As we enter Mobile World Congress 2019, arguably the mobile event of the year, 5G network and device launch details are coming into greater focus. Verizon is taking the early lead in the US staking out 5G to 30 cities in the US by the end of 2019. Of course, 30 cities is hardly national coverage, which means a continued deployment for this aspect of our Digital Infrastructure investing theme well into 2020 at least for the US if not into 2021. Factor in the competitive response from AT&T and the soon to be combined T-Mobile USA and Sprint, and it means the likely tipping point for 5G is looking increasingly like the second half of 2020. From an iPhone perspective, even though Samsung and Motorola have announced they will have devices ready by mid-2019, this 5G network timetable means we should not be expecting any 5G news from Apple this year, but rather its annual iPhone event in September-October of 2020.
Verizon on Thursday said it’s working on deploying 5G to some extent in 30 U.S. cities by the end of 2019, another hint that the technology won’t appear in iPhones until 2020.
AT&T and T-Mobile are also working on 5G deployments. Neither carrier is expected to get very far by the end of 2019 however, owing to partly to lags in equipment. There are also relatively few 5G-ready devices on the market, offering little incentive to speed up.
Multiple reports have pointed to Apple waiting until 2020 to ship 5G-capable iPhones. The company’s preferred modem maker, Intel, is unlikely to have a 5G chip ready until that timeframe.
The dust has barely settled on the legal ruling that is paving the way for AT&T (T) to combine with Time Warner (TWX), and we are alread hearing of new products and services to stem from this combination. No surprise as we are seeing a blurring between mobile networks and devices, social media and content companies as Apple (AAPL), Facebook (FB), Google (GOOGL) and now AT&T join the hunt for original content alongside Netflix (NFLX), Amazon (AMZN), and Hulu, which soon may be controlled by Disney if it successfully fends of Comcast to win 21st Century Fox.
While we as consumers have become used to having the content I want, when I want it with Tivo and then the content I want, when I want it on the device I want it on with streaming services, it looks now like it will be “the content I want, when I want it, on the device I want on the platform I choose.” All part of the overlapping to be had with our Connected Society and Content is King investing themes that we are reformulating into Digital Lifestyle – more on that soon.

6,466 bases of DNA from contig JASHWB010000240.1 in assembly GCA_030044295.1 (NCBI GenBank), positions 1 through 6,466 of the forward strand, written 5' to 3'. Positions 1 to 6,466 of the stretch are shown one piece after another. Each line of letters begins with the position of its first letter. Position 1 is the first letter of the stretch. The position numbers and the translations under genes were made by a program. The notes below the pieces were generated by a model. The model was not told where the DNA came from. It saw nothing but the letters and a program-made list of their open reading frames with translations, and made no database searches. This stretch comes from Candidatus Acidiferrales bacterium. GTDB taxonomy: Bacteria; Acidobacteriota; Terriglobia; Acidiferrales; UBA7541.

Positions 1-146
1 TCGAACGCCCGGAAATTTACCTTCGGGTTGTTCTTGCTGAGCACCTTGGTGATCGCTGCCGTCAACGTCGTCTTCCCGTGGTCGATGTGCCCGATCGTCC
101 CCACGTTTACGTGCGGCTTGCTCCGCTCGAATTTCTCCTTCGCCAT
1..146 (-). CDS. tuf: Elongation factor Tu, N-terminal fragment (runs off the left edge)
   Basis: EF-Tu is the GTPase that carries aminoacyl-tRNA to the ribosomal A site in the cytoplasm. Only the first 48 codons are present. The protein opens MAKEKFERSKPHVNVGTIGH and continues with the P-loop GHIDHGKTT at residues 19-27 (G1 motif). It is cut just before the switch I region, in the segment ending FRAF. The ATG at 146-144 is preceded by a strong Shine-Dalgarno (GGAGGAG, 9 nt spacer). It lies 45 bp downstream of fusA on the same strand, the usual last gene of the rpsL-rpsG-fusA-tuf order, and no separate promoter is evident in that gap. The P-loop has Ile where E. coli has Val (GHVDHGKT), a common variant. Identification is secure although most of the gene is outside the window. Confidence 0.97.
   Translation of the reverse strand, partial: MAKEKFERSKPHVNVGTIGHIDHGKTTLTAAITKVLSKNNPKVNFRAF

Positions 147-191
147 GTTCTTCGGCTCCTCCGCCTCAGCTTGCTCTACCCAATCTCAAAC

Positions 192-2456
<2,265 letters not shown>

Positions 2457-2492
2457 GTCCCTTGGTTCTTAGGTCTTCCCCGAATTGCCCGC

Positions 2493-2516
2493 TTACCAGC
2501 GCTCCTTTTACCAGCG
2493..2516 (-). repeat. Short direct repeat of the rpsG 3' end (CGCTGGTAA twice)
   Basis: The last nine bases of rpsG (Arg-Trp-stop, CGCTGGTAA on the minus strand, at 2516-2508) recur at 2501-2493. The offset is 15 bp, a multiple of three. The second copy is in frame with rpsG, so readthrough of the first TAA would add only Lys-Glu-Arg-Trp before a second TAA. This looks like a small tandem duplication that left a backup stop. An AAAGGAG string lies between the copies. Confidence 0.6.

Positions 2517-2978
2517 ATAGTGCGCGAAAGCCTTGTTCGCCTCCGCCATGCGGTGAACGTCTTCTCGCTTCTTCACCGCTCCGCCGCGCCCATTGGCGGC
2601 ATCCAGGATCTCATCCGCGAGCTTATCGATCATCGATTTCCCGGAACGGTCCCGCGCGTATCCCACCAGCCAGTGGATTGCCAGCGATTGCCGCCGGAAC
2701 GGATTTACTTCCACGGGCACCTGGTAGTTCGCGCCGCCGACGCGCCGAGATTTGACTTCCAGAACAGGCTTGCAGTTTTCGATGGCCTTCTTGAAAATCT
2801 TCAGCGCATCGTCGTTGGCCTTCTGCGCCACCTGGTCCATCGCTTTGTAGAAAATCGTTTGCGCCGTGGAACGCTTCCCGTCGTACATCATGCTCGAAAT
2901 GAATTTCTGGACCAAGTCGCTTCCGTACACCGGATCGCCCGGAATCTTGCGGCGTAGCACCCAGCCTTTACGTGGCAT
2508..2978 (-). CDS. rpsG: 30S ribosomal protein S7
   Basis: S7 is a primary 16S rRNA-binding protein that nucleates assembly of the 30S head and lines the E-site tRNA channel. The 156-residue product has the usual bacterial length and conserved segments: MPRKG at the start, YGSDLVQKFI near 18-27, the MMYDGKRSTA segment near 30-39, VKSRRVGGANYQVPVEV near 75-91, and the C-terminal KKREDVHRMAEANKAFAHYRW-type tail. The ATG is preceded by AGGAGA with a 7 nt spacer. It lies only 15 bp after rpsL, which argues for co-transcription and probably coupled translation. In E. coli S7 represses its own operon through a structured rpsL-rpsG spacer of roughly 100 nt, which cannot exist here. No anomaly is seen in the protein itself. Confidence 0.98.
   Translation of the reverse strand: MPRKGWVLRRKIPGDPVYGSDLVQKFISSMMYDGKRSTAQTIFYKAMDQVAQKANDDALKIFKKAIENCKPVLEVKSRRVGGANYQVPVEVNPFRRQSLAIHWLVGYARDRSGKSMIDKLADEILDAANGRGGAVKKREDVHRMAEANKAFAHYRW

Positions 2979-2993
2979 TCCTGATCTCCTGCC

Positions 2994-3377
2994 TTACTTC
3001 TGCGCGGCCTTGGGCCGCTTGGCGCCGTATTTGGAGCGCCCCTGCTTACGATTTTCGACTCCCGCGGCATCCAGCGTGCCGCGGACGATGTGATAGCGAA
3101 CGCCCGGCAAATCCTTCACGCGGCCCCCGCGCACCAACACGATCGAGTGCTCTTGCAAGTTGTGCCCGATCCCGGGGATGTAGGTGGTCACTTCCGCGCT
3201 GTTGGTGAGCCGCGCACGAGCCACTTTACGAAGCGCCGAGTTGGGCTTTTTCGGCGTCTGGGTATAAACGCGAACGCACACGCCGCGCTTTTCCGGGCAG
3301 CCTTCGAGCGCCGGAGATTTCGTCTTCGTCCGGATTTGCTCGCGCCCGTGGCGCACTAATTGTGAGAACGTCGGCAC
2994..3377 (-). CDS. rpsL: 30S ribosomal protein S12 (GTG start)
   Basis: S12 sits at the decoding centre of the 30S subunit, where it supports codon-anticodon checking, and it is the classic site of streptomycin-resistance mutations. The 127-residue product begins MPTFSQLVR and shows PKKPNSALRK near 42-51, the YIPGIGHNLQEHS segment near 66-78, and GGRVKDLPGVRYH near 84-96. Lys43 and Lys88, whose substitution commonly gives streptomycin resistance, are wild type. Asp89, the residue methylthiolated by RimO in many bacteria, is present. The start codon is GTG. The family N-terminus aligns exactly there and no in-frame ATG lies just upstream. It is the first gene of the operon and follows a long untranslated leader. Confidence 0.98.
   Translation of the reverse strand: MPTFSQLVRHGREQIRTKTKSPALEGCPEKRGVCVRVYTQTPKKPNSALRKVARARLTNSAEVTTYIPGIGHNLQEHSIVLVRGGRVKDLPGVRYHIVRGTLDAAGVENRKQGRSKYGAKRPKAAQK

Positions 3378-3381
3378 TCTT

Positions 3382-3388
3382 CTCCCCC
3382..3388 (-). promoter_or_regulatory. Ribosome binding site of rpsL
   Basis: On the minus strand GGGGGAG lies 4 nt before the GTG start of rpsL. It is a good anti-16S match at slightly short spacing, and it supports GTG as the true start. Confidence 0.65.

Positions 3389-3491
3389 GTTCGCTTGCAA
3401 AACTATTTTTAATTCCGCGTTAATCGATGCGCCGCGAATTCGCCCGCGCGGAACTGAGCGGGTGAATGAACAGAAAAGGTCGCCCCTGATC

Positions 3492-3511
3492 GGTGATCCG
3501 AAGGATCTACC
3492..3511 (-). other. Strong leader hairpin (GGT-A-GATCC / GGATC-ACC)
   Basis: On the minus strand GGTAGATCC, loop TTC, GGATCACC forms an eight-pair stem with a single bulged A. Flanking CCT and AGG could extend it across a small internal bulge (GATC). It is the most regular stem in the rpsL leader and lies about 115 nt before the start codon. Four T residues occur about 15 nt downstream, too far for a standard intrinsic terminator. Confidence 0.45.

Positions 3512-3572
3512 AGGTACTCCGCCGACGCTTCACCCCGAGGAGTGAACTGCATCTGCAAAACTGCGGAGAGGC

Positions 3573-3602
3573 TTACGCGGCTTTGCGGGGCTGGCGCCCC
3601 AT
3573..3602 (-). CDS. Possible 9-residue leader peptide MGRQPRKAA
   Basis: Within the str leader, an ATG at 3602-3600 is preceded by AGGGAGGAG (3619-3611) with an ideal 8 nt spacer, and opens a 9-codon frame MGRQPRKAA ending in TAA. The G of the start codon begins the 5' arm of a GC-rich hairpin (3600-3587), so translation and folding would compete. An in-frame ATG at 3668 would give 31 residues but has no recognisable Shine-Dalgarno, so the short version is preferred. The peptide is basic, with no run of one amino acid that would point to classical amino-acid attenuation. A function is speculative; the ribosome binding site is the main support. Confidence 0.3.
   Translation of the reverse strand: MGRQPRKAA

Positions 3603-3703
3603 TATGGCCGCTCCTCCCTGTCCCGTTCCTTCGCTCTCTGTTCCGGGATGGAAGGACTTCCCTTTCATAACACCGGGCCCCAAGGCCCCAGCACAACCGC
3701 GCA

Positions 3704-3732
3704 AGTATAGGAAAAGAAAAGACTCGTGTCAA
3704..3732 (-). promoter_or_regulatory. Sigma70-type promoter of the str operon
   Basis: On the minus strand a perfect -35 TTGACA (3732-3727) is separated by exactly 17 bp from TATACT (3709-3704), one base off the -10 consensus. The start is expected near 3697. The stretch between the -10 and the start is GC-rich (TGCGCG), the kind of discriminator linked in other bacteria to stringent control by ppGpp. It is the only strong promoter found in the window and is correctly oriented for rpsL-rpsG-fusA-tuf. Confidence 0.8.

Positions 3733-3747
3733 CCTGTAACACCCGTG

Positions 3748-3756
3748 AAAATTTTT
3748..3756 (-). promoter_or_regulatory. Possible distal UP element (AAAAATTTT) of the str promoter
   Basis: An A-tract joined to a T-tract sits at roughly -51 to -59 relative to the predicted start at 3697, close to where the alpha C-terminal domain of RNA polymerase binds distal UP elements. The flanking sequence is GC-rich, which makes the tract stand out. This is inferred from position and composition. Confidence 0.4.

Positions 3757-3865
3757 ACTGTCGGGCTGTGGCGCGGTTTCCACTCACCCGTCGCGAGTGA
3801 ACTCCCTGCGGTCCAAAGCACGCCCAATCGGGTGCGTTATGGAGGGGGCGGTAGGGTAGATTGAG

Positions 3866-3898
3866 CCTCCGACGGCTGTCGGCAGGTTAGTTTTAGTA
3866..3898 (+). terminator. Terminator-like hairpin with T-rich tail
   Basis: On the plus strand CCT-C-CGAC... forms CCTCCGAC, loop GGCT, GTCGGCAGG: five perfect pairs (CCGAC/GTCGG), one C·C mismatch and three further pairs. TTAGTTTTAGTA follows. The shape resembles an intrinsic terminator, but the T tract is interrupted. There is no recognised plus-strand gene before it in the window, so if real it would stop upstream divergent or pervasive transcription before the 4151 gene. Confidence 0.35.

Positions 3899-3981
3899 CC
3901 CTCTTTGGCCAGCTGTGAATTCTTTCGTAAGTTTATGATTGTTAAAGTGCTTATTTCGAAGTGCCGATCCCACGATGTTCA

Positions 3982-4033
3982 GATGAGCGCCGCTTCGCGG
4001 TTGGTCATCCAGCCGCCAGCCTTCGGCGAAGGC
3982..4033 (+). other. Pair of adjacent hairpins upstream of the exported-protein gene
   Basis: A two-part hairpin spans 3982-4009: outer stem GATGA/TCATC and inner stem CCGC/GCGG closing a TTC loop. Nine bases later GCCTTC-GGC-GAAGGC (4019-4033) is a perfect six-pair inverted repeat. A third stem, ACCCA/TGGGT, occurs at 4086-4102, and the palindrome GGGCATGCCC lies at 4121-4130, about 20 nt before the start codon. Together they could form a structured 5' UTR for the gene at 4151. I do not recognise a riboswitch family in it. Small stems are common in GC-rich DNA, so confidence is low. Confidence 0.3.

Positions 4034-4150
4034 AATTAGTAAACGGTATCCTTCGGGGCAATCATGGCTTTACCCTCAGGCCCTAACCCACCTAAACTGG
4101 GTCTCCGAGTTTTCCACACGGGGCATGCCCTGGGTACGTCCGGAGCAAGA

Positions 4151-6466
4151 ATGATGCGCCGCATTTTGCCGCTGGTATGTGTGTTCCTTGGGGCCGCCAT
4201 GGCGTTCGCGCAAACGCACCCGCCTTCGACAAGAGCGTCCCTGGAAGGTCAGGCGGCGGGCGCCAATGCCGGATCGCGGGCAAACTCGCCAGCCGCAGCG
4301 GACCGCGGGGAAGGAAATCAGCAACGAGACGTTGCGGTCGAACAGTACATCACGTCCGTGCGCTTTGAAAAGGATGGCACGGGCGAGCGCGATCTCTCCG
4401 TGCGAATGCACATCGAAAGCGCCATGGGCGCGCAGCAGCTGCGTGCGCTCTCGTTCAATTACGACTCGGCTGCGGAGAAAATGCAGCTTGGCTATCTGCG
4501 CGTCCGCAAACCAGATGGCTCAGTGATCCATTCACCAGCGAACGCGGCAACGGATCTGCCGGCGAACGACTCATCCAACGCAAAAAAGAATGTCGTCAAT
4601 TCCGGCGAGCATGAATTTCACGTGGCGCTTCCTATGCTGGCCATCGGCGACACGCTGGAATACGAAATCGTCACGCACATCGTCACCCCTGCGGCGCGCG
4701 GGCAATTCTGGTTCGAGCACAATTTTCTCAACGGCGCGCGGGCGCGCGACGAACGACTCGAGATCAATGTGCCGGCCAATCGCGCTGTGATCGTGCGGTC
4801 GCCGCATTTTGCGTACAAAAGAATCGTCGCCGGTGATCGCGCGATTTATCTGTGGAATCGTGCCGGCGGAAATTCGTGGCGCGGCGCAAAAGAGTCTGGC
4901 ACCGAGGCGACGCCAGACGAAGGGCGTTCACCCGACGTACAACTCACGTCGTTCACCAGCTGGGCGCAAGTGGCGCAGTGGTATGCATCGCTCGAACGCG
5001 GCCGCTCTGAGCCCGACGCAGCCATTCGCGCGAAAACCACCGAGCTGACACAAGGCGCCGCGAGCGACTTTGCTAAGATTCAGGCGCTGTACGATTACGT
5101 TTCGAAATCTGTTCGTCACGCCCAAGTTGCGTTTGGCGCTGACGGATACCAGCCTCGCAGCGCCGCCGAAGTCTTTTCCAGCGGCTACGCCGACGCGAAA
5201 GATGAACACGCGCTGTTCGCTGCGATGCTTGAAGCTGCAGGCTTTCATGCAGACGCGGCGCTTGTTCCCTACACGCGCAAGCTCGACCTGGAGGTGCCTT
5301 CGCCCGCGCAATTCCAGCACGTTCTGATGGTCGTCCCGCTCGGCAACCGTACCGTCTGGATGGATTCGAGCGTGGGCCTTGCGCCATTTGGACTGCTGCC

In short, a content arms race is in the offing, and it will likely ripple through broadcast TV as well as advertising. Think of it as a sequel to what we saw with newspaper, magazine and book publishing as new business models for streaming content come to market… the looming question in my mind is how much will today’s consumer have to spend on all of these offerings before it becomes too pricey?
And what about Sprint (S) and T-Mobile USA (TMUS)…
Taking advantage of the recent approval of its merger with Time Warner, AT&T on Thursday announced WatchTV, a new live TV service premiering next week — and initially tied to two new unlimited wireless data plans.
WatchTV incorporates over 30 channels, among them several under the wing of Time Warner such as CNN, Cartoon Network, TBS, and Turner Classic Movies. Sometime after launch AT&T will grow the lineup to include Comedy Central, Nicktoons, and several other channels.
People will be able to watch on “virtually every current smartphone, tablet, or Web browser,” as well as “certain streaming devices.” The company didn’t immediately specify compatible Apple platforms, but these will presumably include at least the iPhone and iPad, given their popularity and AT&T’s long-standing relationship with Apple.
The first data plan is “AT&T Unlimited &More”, which will also include $15 in monthly credit towards DirecTV Now. People who pay extra for “&More Premium” will get higher-quality video, 15 gigabytes of tethered data, and the option to add one of several “premium” services at no charge — initial examples include TV channels like HBO or Showtime, and music platforms like Pandora Premium or Amazon Music Unlimited.
&More Premium customers can also choose to apply their $15 credit towards DirecTV or U-verse TV, instead of just DirecTV Now.
WatchTV will at some point be available as a $15-per-month standalone service, but no timeline is available.